PETALING JAYA: Claiming to be facing severe backlash, the PAS Ulama Council is calling for four actions over the controversy surrounding the whiskey brand Timah.
In a statement on Monday (Oct 18), council information chief Mohd Nor Hamzah said since the controversy over Timah began, the Islamist party has been facing public backlash as it is a part of the Federal Government.
“It is unwise for anyone to relate the issue with the present government, as is being spread on social media at present,” he said on Monday (Oct 18).
Mohd Nor said one the four actions requires the government to conduct a background profile check and due diligence on the company that manufactured Timah.
"The Federal Government must take stern action by shutting down this liquor manufacturing company to avoid a precedent of new liquor companies emerging.
"The Federal Government must also ensure that all advertisements and promotions regarding alcoholic beverages are monitored according to existing guidelines on the promotion of alcoholic drinks, as laid out in Part 3, Content Code on Advertisements, Paragraph 8.5 (Other Specific Advertisements), Malaysia Communications and Multimedia Content Code.
“The Federal Government must also streamline monitoring and enforcement by the authorities such as the Home Ministry and the Domestic Trade and Consumer Affairs Ministry so that this does not happen again,” he said.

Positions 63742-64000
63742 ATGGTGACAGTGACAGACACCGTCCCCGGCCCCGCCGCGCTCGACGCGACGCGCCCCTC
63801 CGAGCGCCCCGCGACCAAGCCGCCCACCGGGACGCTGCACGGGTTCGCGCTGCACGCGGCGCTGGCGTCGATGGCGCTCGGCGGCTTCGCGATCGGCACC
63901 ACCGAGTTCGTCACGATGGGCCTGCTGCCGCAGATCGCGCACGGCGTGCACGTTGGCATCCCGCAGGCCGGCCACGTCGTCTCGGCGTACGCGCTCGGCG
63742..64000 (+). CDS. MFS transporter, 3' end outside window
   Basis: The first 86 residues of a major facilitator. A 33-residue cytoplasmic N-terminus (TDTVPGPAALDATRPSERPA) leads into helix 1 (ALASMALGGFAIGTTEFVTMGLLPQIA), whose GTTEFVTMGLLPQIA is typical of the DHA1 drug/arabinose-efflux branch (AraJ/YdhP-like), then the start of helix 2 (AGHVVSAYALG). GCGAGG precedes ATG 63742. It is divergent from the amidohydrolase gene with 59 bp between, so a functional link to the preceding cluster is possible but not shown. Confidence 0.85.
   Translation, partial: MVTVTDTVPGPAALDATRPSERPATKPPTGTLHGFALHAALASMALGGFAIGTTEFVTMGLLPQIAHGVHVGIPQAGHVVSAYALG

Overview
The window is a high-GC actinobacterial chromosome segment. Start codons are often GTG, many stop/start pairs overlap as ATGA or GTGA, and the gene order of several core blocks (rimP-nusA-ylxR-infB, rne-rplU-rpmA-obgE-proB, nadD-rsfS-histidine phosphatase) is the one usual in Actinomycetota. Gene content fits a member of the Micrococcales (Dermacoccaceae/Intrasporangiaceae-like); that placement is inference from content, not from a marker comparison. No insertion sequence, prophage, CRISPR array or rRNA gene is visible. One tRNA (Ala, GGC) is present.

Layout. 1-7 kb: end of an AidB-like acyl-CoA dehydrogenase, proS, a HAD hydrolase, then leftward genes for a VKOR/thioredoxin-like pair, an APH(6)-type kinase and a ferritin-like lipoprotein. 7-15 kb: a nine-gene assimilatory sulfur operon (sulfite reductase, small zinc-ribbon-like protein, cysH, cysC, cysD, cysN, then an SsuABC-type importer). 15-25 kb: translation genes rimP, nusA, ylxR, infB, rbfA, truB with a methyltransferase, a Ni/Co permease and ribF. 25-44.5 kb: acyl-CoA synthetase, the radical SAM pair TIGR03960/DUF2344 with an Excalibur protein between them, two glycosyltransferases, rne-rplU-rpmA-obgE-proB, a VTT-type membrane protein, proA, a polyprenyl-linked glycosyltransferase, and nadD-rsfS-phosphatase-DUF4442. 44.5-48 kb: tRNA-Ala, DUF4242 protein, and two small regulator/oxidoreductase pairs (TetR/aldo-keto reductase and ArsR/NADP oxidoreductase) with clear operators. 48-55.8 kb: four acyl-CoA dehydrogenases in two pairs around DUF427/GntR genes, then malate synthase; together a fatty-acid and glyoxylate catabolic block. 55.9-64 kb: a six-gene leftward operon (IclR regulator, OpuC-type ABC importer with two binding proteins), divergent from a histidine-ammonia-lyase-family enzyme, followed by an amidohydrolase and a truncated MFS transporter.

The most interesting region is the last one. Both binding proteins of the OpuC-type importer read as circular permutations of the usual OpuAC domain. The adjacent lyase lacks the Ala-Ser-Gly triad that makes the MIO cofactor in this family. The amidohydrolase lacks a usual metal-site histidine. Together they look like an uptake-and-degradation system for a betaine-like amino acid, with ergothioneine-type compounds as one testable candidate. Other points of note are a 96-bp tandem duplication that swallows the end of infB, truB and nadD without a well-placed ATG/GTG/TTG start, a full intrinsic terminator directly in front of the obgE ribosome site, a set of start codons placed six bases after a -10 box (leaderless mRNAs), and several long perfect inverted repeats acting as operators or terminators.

Earlier, Minister in the Prime Minister’s Department (Religious Affairs) Idris Ahmad shared a video clip of his interview with TV AlHijrah, clarifying his stance on the matter.
“We have always been consistent in our stance against alcohol because it is clear that it is haram according to the Quran,” he said.
Idris added that he had lodged a complaint with the Domestic Trade and Consumer Affairs Ministry and Home Ministry, asking them to investigate the matter.
The Malaysian-made Timah is priced at RM190 per bottle and contains 40% alcohol.
The company manufacturing Timah has since explained that the name Timah refers to tin mining in colonial Malaya and the man depicted on its label is Captain Tristam Speedy, an English Officer in Malaya during the British Colonial era.
“Any interpretation of our name unrelated to Malaysian mining is false,” said the company.
Meanwhile, Penang Mufti Datuk Seri Dr Wan Salim Wan Noor called for the Federal Government to order a name change of the whiskey.
“We don’t object to alcohol being consumed by non-Muslims, but we are requesting the government to order the manufacturer to immediately change its brand as well as the picture on the bottle to a name and picture that does not trigger the sensitivity of Muslims in the country,” he said.
In a statement on Monday, Wan Salim claimed that the name “Timah” was derived from “Fatimah”, which is also the name of Prophet Muhammad’s daughter, who is held in high regard by Muslims.
"What’s worse is when the picture on the bottle seemed as though it’s an image of a religious man in a beard and skullcap!
“We hope the country’s leaders, particularly those who are Muslim, will also state their opposition towards the insensitivity shown by this alcohol manufacturer,” he added.
Source: The Star